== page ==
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gerryliyana
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anyone can? Find the Taylor series expansion of a function of f(z)=z exp(2z) about z = 1 and find the region of convergence.,
 one year ago
 one year ago
gerryliyana Group Title
anyone can? Find the Taylor series expansion of a function of f(z)=z exp(2z) about z = 1 and find the region of convergence.,
 one year ago
 one year ago

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gerryliyana Group TitleBest ResponseYou've already chosen the best response.0
you help me? @Jemurray3
 one year ago

Jemurray3 Group TitleBest ResponseYou've already chosen the best response.1
Let u = x+1 > x = u1 Substitute that in first, and what do you get?
 one year ago

gerryliyana Group TitleBest ResponseYou've already chosen the best response.0
why u = x+1 ??
 one year ago

Jemurray3 Group TitleBest ResponseYou've already chosen the best response.1
Because then you expand what you have left around u = 0
 one year ago

gerryliyana Group TitleBest ResponseYou've already chosen the best response.0
substitute to z?
 one year ago

Jemurray3 Group TitleBest ResponseYou've already chosen the best response.1
Oh, yeah. Z instead of x, whatever. u = z+1
 one year ago

gerryliyana Group TitleBest ResponseYou've already chosen the best response.0
ah ok..., then f(u1)=(u1) exp(2(u1)) ?
 one year ago

Jemurray3 Group TitleBest ResponseYou've already chosen the best response.1
Yep. Now just expand that in a power series around u = 0. I'll get you started. \[f(u) = e^{2}\cdot \left( (u1) \cdot e^{2u}\right) \] \[ =e^{2} \cdot(u1) \cdot \sum \frac{(2u)^n}{n!} \]
 one year ago

gerryliyana Group TitleBest ResponseYou've already chosen the best response.0
i dont know how to expand
 one year ago

dfyodor Group TitleBest ResponseYou've already chosen the best response.0
Why are you having him make the substitution? That makes the problem no easier and weakens the intuition of what is happening.
 one year ago

gerryliyana Group TitleBest ResponseYou've already chosen the best response.0
have you idea @dfyodor ??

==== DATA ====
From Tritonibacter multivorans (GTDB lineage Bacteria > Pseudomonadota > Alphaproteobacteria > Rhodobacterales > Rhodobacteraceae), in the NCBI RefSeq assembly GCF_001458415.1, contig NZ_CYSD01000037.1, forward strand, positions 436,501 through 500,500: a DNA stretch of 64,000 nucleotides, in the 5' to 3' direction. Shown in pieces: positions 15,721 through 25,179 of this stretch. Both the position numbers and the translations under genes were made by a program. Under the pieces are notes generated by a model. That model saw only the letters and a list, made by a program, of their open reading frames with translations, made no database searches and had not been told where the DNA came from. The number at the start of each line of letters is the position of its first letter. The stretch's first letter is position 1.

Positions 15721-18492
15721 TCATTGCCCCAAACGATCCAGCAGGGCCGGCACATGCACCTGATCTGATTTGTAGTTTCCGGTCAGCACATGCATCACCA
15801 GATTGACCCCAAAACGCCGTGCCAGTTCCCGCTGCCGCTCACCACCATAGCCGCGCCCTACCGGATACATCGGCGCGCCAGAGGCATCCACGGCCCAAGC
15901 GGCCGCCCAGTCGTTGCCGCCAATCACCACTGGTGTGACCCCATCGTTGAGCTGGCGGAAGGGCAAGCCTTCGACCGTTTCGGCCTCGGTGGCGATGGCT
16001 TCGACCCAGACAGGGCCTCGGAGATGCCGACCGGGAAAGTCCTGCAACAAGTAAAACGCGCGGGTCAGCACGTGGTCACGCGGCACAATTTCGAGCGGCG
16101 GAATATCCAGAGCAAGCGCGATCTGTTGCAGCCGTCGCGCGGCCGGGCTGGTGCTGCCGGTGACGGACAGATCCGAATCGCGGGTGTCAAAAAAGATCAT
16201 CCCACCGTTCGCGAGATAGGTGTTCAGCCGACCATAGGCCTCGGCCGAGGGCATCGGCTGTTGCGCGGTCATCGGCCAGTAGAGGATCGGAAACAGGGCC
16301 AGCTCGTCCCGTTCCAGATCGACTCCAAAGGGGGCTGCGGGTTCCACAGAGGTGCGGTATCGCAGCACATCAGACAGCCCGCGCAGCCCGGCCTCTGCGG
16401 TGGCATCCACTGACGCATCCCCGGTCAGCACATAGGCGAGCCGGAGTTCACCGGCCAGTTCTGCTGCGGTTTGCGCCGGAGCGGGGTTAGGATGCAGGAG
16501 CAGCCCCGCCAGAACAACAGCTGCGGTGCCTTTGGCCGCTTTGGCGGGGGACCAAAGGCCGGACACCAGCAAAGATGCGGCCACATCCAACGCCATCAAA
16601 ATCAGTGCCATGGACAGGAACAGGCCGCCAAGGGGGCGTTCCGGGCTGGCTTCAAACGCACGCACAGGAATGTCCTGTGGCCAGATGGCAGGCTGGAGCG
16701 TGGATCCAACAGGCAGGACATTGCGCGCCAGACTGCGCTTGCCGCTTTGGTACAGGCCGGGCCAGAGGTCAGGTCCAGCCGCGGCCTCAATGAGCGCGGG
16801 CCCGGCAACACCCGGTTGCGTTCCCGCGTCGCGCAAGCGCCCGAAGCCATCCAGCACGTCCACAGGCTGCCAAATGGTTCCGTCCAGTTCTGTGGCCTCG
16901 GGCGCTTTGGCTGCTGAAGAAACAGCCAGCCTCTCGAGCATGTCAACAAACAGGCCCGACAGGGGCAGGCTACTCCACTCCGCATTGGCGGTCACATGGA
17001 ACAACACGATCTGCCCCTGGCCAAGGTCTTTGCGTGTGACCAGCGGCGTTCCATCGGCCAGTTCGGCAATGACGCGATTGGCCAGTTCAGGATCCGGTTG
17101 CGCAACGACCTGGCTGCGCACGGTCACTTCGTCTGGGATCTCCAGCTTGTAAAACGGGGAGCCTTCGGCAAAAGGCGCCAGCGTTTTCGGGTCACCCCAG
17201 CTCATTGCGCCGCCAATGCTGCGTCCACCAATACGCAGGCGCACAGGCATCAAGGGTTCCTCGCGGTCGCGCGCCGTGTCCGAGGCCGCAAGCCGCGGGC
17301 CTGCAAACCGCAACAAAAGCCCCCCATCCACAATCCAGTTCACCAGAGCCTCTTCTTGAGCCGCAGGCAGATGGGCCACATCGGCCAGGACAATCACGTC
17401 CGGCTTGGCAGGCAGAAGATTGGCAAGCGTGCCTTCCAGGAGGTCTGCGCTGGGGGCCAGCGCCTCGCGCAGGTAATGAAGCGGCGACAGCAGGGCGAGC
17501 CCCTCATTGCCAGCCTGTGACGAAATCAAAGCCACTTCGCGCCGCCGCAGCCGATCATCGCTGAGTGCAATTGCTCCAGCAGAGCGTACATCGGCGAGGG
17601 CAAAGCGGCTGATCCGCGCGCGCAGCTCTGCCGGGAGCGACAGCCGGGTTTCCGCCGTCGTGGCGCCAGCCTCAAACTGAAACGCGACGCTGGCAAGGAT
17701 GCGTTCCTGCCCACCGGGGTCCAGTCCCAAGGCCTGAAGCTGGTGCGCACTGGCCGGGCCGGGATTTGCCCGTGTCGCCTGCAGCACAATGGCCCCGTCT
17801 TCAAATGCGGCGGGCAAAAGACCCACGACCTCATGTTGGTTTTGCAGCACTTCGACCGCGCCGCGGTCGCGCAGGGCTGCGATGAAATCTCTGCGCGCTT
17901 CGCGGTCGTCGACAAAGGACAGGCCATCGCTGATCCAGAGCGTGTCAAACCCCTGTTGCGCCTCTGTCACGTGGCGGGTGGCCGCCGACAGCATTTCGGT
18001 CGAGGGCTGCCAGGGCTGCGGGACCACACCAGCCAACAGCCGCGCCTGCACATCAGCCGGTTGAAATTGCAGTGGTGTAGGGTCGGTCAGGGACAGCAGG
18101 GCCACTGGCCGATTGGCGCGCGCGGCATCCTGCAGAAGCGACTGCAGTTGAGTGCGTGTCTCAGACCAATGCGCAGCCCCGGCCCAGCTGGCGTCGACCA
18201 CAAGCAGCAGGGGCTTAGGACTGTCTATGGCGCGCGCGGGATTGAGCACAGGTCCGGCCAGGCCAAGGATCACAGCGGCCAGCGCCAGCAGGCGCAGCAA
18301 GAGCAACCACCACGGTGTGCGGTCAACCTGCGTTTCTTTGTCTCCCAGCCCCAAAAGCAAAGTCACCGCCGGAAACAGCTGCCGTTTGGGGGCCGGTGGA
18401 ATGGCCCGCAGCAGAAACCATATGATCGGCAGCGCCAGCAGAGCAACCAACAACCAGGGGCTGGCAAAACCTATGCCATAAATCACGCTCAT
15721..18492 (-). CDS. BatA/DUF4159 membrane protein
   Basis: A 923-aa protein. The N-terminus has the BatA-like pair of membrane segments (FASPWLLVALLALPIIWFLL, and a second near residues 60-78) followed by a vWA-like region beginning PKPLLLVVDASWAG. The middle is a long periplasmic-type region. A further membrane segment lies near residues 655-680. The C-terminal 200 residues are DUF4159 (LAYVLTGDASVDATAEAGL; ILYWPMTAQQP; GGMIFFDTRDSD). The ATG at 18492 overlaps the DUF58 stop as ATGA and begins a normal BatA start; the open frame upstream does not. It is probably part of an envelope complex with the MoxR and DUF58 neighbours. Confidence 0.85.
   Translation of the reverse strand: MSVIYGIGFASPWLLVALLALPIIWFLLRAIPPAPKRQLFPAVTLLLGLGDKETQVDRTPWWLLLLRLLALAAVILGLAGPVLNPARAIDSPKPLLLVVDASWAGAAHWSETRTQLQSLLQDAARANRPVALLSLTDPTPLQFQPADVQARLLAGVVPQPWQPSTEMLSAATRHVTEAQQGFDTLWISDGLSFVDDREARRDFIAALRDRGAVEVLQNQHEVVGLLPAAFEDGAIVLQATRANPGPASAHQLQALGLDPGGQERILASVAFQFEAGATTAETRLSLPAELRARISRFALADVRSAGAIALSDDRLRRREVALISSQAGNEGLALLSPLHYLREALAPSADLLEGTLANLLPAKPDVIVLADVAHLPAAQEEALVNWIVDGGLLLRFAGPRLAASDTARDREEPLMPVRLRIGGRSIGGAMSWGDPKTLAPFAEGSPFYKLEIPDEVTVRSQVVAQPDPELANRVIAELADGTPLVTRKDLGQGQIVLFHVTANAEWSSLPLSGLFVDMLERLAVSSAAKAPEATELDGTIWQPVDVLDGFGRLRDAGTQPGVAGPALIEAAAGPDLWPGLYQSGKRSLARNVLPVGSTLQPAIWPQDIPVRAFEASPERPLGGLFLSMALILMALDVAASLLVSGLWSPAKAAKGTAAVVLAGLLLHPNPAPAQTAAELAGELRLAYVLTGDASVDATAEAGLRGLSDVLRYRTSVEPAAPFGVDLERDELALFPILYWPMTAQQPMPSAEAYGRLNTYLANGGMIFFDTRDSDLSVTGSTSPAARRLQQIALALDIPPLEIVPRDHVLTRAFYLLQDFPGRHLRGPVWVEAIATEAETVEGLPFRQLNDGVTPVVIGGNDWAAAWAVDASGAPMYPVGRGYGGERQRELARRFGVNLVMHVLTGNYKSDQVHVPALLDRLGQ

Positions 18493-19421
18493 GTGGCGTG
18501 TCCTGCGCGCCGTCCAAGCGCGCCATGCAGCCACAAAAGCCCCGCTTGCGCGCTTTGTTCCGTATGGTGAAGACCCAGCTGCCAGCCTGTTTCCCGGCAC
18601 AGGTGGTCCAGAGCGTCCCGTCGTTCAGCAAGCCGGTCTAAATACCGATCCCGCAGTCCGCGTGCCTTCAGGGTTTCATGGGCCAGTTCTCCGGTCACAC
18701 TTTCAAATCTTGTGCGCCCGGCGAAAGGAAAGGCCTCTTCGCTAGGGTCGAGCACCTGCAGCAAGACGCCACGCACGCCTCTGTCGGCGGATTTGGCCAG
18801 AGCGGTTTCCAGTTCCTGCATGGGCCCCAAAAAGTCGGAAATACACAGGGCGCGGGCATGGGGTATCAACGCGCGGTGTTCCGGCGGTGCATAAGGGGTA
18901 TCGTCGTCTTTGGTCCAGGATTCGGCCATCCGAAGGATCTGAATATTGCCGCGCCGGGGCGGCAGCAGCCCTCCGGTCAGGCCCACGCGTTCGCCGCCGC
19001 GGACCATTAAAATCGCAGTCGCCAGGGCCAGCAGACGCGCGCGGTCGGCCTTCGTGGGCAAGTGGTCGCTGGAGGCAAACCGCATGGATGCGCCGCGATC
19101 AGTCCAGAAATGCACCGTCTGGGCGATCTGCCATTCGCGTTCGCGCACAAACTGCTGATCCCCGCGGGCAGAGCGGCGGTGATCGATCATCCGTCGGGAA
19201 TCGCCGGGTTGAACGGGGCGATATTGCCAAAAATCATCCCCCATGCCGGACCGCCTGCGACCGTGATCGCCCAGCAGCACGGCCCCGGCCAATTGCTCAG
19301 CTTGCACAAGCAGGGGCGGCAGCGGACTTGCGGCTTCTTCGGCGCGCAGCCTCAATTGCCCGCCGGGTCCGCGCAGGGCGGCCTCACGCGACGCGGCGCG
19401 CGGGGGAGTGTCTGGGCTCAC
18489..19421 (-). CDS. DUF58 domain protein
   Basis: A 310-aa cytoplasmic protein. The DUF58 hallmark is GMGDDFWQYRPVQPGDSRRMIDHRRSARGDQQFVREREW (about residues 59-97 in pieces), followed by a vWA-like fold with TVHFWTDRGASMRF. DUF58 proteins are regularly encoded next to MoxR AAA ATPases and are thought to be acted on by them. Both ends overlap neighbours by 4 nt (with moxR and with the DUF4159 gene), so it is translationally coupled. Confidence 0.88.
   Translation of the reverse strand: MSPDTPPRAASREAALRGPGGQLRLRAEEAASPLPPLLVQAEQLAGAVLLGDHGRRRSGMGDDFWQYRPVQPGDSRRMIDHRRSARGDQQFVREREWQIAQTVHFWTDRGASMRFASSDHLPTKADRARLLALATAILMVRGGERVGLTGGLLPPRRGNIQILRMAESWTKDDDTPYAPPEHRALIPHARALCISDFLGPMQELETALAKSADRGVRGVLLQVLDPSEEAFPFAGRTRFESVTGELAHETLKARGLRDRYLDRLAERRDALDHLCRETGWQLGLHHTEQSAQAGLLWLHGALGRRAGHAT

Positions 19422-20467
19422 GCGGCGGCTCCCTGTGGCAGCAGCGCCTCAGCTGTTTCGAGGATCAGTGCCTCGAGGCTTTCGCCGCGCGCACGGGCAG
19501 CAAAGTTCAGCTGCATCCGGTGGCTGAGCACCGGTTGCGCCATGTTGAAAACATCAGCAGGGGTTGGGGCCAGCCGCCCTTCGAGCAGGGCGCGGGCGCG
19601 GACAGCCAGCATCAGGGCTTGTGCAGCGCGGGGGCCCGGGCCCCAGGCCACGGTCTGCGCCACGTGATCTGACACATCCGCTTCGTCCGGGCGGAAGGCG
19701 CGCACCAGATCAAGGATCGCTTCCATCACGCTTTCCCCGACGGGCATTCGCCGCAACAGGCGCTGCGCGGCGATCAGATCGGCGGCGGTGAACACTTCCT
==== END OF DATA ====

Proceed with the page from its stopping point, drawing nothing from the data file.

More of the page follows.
one year ago

dfyodor Group TitleBest ResponseYou've already chosen the best response.0
Well, we might as well take it from jemurray3's last equation. What is thee next part of the problem?
 one year ago

gerryliyana Group TitleBest ResponseYou've already chosen the best response.0
the next is find the region of convergence...,
 one year ago

dfyodor Group TitleBest ResponseYou've already chosen the best response.0
Right, what does that mean?
 one year ago

dfyodor Group TitleBest ResponseYou've already chosen the best response.0
As in, the definition with equations.
 one year ago

dfyodor Group TitleBest ResponseYou've already chosen the best response.0
For a power series \[\sum c_n z^n\] converges if and only if \[z<R\], and R is called the radius of convergeance.
 one year ago

dfyodor Group TitleBest ResponseYou've already chosen the best response.0
We know the root test, that is, that \[\sum c_n\] converges if and only if \[\sqrt{c_n}<1\] as n goes to infinity. We also know (presumably) that \[\frac{a^n}{n!}\] converges to zero for any a greater than 0.
 one year ago

dfyodor Group TitleBest ResponseYou've already chosen the best response.0
I don't feel comfortable giving much more at this point, as I think that should be plenty enough to work out the solution to the problem.
 one year ago

gerryliyana Group TitleBest ResponseYou've already chosen the best response.0
then \the region of convergence z1 < 1 ??
 one year ago

Jemurray3 Group TitleBest ResponseYou've already chosen the best response.1
@dfyodor I made the substitution because I'd rather that than carry around a whole bunch of (z+1)'s instead. It doesn't weaken anything. It certainly is algebraically easier to expand around zero.
 one year ago
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